While in Galveston, TX on March 10, I took advantage of an hour sitting right at the beach in the truck to see what I could hear. I was hoping to realize some cross-Gulf DX from either Alabama or Florida due to the high conductivity of the open salt water path, but none appeared on this low-overcast, stormy day. I know this happens here, as the distance to the west coast of southern Florida is within range on a good day, at 700+ miles. The panhandle is even closer, at about 460 miles. What makes this possible is the 5000 mS/m conductivity of the salt water path. WWL-870 (50KW) over in New Orleans comes in like a local in Galveston at a distance of 282 miles, an all water path.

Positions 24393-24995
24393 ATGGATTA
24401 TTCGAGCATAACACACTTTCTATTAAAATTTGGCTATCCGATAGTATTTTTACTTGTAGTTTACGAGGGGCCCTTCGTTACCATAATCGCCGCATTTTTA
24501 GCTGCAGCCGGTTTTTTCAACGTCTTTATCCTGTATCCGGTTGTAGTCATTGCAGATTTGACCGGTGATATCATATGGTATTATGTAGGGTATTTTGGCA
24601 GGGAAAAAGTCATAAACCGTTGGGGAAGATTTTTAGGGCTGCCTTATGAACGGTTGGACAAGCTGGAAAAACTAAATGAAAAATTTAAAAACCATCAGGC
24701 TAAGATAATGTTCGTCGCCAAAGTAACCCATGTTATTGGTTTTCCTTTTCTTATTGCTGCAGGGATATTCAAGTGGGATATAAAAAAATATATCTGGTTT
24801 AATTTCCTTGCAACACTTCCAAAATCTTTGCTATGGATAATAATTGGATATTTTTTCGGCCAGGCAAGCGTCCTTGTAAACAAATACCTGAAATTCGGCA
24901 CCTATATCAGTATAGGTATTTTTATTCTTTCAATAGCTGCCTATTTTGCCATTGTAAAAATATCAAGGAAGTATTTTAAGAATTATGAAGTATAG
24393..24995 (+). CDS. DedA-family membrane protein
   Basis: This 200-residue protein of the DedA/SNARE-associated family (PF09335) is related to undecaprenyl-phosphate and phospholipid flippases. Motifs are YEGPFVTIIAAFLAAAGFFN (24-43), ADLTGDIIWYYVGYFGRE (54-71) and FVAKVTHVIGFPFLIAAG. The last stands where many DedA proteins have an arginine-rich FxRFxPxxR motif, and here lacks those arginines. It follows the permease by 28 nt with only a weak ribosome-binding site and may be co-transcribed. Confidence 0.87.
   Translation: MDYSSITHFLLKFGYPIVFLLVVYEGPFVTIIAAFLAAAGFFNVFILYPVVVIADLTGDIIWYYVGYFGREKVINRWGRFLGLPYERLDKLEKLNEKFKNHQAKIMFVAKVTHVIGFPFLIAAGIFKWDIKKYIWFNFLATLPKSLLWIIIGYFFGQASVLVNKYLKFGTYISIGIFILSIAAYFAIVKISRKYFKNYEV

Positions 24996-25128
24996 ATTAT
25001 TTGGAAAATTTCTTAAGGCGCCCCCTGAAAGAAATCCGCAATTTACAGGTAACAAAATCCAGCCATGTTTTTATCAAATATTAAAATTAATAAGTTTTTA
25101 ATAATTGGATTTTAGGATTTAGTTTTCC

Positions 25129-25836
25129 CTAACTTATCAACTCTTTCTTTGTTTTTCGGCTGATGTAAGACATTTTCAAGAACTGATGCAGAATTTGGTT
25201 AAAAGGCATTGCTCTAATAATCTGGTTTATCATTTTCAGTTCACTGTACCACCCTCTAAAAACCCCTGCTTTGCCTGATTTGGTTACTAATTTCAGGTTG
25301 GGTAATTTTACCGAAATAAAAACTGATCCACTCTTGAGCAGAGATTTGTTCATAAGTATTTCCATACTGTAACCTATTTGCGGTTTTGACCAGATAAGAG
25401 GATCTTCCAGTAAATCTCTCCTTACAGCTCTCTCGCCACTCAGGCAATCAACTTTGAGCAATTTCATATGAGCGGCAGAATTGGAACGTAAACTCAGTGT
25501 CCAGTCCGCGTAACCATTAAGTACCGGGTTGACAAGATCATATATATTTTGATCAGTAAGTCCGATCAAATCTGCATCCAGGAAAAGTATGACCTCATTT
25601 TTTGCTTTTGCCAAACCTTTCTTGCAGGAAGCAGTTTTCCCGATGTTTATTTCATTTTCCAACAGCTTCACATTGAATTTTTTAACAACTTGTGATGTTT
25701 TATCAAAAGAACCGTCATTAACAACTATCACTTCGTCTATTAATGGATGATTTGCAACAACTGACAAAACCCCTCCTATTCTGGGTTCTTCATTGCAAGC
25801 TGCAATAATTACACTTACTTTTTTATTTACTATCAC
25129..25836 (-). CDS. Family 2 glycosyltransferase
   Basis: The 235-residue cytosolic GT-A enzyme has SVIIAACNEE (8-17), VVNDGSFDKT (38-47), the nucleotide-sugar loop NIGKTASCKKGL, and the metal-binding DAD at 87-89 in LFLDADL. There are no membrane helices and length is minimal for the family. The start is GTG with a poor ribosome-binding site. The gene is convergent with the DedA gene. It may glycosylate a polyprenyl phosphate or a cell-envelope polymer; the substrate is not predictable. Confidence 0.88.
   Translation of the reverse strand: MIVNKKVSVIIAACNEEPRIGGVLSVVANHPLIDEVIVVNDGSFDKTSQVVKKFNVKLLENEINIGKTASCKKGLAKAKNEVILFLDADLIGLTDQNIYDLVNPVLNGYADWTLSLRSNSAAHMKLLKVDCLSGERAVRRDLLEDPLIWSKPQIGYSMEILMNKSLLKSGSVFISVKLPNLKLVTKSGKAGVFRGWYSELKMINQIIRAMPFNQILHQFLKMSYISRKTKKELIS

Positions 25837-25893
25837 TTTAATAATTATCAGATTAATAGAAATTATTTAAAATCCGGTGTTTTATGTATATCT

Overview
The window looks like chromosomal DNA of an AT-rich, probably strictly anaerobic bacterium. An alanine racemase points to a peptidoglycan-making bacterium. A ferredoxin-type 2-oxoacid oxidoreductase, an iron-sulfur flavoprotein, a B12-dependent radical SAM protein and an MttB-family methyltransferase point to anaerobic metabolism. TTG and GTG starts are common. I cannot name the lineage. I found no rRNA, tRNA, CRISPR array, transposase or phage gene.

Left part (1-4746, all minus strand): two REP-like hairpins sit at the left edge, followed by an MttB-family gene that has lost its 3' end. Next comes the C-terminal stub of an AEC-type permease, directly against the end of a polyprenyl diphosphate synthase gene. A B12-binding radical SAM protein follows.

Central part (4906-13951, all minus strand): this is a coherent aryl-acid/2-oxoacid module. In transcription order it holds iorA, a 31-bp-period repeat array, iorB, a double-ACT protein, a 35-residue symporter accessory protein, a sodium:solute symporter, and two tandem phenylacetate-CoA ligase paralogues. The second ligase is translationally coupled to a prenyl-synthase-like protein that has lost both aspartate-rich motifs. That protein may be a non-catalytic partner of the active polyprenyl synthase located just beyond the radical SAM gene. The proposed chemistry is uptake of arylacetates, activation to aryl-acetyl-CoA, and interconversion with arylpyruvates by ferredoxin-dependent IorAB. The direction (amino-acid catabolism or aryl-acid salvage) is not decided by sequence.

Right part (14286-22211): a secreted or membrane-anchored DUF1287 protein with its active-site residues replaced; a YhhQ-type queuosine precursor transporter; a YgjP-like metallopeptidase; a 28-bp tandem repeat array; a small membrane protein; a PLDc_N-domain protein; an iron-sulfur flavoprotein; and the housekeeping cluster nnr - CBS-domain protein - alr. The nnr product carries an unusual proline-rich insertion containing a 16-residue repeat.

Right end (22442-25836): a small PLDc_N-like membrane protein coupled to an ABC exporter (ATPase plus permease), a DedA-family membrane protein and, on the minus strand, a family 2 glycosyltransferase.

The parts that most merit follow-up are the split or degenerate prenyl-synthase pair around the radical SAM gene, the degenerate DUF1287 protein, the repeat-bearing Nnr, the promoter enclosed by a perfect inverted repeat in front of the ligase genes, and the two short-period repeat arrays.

So there are ways around noise if being outside or DXing from a vehicle appeals to you. I actually don't DX much at all from home anymore, preferring to DX while mobile or outside. I will jump into the truck and drive to a quiet place to have a listen to what's on, or especially in the summer, grab the portable and go outside. I like the quiet conditions away from home. Part of the battle when in Rochester proper are two 5KW stations within 1.6 miles of me, and a 50KW station at 8 miles. The closest 5KW station is at 1.2 miles, bathing me in nearly 300 mV/m of signal, causing extreme receiver desense for +/- 50 KHz.
My route back home took me through Cincinatti, Ohio and the home of WLW-700. I've got some good pictures of its famous Blaw-Knox tower coming up soon in another post.
|KALL-700 daytime pattern at extreme distance (0.05 mV/m)|